Exhumation rates and age of metamorphism in the Sanbagawa belt: new constraints from zircon fission track analysis

S. Wallis
Abstract Zircon fission track dating and track length analysis in the high-grade part of the Asemigawa region of the Sanbagawa belt demonstrates a simple cooling history passing through the partial annealing zone at 63.2 ± 5.8 (2 ,) Ma. Combining this age with previous results of phengite and amphibole K,Ar and 40Ar/39Ar dating gives a cooling rate of between 6 and 13 °C Myr,1, which can be converted to a maximum exhumation rate of 0.7 mm year,1 using the known shape of the P,T path. This is an order of magnitude lower than the early part of the exhumation history. In contrast, zircon fission track analyses in the low-grade Oboke region show that this area has undergone a complex thermal history probably related to post-orogenic secondary reheating younger than c. 30 Ma. This event may correlate with the widespread igneous activity in south-west Japan around 15 Ma. The age of subduction-related metamorphism in the Oboke area is probably considerably older than the generally accepted range of 77,70 Ma. [source]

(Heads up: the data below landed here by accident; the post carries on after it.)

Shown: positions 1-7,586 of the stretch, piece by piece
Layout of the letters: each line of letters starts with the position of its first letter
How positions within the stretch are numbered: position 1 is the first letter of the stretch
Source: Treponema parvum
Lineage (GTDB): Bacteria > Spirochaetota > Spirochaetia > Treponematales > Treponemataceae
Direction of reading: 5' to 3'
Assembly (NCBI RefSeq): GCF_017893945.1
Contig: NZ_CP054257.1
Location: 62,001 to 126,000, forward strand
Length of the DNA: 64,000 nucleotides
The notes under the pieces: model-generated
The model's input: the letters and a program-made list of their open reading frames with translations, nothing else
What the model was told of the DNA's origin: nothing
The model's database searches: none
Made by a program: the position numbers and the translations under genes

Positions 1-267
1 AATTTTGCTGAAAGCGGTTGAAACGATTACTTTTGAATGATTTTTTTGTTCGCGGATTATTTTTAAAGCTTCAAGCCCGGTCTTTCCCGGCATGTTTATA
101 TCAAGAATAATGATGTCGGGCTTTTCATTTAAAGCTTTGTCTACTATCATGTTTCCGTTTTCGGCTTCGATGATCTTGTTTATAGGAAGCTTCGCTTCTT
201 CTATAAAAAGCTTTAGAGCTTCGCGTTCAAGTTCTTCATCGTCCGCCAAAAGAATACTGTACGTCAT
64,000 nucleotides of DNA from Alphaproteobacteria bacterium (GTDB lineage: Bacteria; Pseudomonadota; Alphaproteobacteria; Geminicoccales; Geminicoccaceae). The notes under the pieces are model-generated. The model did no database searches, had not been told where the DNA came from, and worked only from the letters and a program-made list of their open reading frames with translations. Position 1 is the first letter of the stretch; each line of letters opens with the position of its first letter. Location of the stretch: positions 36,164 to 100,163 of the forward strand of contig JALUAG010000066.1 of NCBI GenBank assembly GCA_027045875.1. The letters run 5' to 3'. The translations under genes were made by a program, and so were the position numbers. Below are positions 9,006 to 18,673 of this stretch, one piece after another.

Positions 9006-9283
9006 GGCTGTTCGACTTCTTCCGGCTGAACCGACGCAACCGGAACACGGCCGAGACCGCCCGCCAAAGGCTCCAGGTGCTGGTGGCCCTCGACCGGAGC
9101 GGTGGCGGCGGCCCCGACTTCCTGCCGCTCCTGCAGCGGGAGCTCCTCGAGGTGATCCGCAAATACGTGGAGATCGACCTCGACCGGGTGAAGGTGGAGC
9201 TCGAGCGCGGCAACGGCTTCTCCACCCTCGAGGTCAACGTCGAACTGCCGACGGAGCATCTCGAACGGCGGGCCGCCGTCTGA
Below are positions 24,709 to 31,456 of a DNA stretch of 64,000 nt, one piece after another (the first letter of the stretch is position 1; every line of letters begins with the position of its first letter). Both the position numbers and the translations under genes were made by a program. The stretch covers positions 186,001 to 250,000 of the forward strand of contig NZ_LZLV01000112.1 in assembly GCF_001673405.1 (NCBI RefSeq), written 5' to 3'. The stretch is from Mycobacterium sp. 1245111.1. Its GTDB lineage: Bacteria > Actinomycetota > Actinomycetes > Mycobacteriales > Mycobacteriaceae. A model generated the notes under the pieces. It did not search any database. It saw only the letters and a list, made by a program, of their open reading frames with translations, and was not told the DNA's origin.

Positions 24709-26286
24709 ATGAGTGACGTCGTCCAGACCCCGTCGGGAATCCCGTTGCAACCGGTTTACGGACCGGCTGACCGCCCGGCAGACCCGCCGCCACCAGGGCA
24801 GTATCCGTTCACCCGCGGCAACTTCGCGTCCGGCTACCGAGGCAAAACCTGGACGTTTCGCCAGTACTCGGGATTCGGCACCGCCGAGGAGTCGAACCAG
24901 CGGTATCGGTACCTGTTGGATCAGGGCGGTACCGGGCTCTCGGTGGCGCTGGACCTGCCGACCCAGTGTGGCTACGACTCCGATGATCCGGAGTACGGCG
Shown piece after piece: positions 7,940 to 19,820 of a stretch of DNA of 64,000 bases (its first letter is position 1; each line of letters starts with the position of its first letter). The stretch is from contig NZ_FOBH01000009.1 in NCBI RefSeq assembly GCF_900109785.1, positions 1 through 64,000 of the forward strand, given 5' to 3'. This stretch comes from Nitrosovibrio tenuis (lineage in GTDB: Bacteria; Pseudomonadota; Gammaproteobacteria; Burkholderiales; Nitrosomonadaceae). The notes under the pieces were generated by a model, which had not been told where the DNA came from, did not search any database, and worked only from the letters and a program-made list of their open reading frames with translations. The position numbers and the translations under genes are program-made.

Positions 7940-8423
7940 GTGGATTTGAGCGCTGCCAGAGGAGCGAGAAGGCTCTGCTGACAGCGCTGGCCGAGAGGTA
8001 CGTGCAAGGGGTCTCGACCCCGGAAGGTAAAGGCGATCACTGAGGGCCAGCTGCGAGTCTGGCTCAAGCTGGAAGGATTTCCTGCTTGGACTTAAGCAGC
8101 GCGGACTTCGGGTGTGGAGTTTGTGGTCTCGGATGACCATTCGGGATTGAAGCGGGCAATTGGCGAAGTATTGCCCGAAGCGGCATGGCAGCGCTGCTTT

Geochemical and stable isotope resetting in shear zones from Täschalp: constraints on fluid flow during exhumation in the Western Alps

I. Cartwright
Abstract Fluid flow at greenschist facies conditions during exhumation of the western Alps occurred in several penecontemporaneous systems, including shear zones at lithological contacts, deformed contacts between serpentinite bodies and metabasalts, albite veins within metabasalts, and calcite + quartz veins within calcareous schists. Fluid flow in shear zones that juxtapose metasediments and ophiolitic rocks within the Piemonte Unit reset O and H isotope ratios. ,18O values are buffered by the wall rocks; however, calculated fluid ,2H values are similar within all the shear zones suggesting that they formed an interconnected network. The similarity of ,2H values of the sheared rocks and those of unsheared calcareous schists suggests that the fluids were derived from, or had equilibrated with, the schists that envelop the ophiolite rocks. Time-integrated fluid fluxes at the sheared contacts estimated from changes in Si in metabasalts were up to 105 m3 m,2, with the fluid flowing up temperature driven either by topography or seismic pumping. Individual shear zones were active for c. 2,3 Myr, implying average fluid fluxes of up to 10,9 m3 m,2 s,1. Rocks in shear zones within the ophiolite away from contacts with the metasediments show much less marked isotopic and geochemical changes, implying that fluid volumes decreased into the ophiolite unit, consistent with the source of fluids being the metasediments. Fluids were generated by dehydration reactions that were intersected during exhumation and, while many rocks show the affects of fluid,rock interaction, large-scale fluid flow between major units was not common. [source]

The Tertiary collision-related thermal history of the NW Himalaya

G. Foster